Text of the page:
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Territorial War Aims

Of the two elements associated with the nature of the conflict, territorial war aims were the single most important factor related to heightened levels of prisoner abuse. Similar to the targeting of civilians in annexationist wars, when territory was at stake the prospects for enemy soldiers were especially bleak. Yet the persistence of territory as a source of misery for prisoners may potentially be slowly dying out. The value placed on possessing and acquiring territory may be gradually giving way to newer more fluid forms of authority and sovereignty.9 Fragmentation in fundamental processes of economic production along with the growing importance of knowledge-intensive industries for a country's wealth and vitality have also substantially reduced the traditional benefits associated with territorial conquest.10 While in the past territorial ambitions may have been a key driver in the victimization of prisoners during war, from these perspectives desires for conquest could become less consequential in the future.

Unfortunately, in many respects territory remains a valued and contested prize in times of both war and peace, even as notions of boundaries and space may be changing.11 The number of ongoing territorial disputes, in which two or more states lay claim to the same piece of land, has not declined significantly since the early part of the twentieth century.12 If anything, the post-Cold War period witnessed an upsurge in new quarrels over land compared to prior decades, with many recently independent countries seeking to extend their boundaries. The creation of South Sudan as a newly sovereign state, resulting from a decades-long civil war, in certain ways simply replaced prior internal struggles with international strife against the Khartoum government ruling the remainder of Sudan. The conflict between the respective Sudans centers on the control of lucrative oil deposits, and the two sides came to blows on numerous occasions early on. Should the tensions eventually escalate to war where territory would likely be a main culprit and objective, conditions would likely be hazardous for combatants captured by either opponent.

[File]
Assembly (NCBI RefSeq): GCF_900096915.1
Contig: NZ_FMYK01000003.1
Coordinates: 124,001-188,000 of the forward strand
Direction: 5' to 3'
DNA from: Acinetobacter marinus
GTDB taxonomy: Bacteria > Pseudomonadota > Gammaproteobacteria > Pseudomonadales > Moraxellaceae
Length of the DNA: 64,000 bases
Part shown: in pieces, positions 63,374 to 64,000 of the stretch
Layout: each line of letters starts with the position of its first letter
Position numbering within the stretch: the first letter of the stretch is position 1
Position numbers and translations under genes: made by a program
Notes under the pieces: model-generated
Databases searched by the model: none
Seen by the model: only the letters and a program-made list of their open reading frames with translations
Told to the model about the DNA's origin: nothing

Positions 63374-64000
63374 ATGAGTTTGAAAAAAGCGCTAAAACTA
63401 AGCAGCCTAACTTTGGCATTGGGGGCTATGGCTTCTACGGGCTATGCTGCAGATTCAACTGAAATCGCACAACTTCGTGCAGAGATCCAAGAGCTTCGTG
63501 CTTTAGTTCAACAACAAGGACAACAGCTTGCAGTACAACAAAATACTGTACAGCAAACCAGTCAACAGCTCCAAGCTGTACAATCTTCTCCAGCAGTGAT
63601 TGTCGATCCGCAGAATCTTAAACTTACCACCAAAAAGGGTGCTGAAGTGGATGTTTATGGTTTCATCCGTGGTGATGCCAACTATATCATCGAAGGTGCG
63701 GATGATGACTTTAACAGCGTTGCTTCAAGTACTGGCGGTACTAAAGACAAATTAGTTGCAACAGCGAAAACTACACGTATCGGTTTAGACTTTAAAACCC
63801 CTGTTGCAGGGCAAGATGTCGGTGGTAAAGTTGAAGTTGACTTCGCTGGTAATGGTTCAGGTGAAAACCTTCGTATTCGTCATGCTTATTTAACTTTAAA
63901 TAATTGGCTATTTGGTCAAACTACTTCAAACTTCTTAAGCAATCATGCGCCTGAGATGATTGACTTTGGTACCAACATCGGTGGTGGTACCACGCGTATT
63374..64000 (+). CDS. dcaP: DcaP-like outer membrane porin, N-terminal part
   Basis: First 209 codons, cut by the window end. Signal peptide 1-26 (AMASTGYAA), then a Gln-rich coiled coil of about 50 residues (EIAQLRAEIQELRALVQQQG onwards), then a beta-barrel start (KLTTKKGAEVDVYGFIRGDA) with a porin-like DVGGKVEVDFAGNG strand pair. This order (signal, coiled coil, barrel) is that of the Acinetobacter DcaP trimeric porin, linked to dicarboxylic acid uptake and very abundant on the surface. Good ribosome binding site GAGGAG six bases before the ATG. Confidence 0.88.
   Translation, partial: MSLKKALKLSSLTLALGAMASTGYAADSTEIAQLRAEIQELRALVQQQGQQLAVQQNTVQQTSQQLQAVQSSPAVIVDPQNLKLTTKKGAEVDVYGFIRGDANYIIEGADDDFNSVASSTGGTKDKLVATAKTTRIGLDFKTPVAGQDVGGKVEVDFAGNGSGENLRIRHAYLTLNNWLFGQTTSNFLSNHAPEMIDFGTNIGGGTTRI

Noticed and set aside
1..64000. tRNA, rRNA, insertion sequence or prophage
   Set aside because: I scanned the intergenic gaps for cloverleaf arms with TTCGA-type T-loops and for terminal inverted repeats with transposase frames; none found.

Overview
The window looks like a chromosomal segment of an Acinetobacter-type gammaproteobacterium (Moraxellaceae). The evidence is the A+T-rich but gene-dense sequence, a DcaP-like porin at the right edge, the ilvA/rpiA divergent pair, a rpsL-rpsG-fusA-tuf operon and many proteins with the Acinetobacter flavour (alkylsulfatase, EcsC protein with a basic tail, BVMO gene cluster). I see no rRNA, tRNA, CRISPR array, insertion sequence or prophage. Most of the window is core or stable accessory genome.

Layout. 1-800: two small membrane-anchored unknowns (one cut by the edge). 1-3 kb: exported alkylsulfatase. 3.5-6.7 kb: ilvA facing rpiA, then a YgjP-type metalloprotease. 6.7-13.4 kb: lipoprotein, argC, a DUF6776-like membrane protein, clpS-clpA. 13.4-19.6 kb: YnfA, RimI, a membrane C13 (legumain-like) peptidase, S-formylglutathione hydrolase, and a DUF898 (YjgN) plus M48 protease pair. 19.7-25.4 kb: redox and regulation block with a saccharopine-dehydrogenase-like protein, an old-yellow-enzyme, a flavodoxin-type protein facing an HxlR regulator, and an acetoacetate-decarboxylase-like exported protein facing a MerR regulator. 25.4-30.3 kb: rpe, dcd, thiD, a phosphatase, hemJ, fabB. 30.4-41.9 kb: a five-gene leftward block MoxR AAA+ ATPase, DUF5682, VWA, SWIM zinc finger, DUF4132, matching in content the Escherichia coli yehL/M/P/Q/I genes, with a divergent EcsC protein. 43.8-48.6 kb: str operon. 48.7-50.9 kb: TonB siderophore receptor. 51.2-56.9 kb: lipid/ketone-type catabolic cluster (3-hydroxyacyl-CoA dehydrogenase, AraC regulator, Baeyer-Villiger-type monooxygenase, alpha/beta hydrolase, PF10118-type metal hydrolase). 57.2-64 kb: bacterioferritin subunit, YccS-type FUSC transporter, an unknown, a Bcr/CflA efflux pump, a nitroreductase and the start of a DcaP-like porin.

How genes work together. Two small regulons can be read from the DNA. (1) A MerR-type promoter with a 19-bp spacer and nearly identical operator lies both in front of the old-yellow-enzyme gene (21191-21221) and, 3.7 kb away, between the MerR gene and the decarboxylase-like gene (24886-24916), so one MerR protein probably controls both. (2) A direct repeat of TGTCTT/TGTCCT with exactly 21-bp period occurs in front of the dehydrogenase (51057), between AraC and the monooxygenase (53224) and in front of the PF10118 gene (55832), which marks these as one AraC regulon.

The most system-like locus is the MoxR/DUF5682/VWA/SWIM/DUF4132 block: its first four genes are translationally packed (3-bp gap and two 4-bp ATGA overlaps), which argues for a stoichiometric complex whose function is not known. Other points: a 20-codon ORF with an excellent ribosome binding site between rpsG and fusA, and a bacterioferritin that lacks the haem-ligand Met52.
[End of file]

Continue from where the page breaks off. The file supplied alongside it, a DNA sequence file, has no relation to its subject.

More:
Although not escalating to a full-blown war, the conflict between Russia and Georgia in 2008 over the breakaway Russian-sponsored areas of South Ossetia and Abkhazia similarly shows that territorial aims are likely to persist in one form or another for the foreseeable future.13 Georgia has not been the sole victim of Russian expansion in the postcommunist region. Ukraine lost the Crimean peninsula to its eastern neighbor in March 2014 shortly after protests brought down the pro-Moscow government of President Viktor Yanukovych. While the annexation took place with few shots fired, concerns remain about possible designs by the Kremlin over lands in eastern Ukraine that also contain sizable ethnic Russian populations. With several locations of the Katyn massacre close by, including the Starobelsk (now Starobilsk) special POW camp and execution sites in Kherson and Kharkov (now Kharkiv), any escalation in hostilities between the two sides would be all the more ominous. States have often sought to settle their territorial disputes without military force, but the presence of conflicting claims over parcels of land poses a danger of wars breaking out that would be extremely grave for any resulting prisoners.

 
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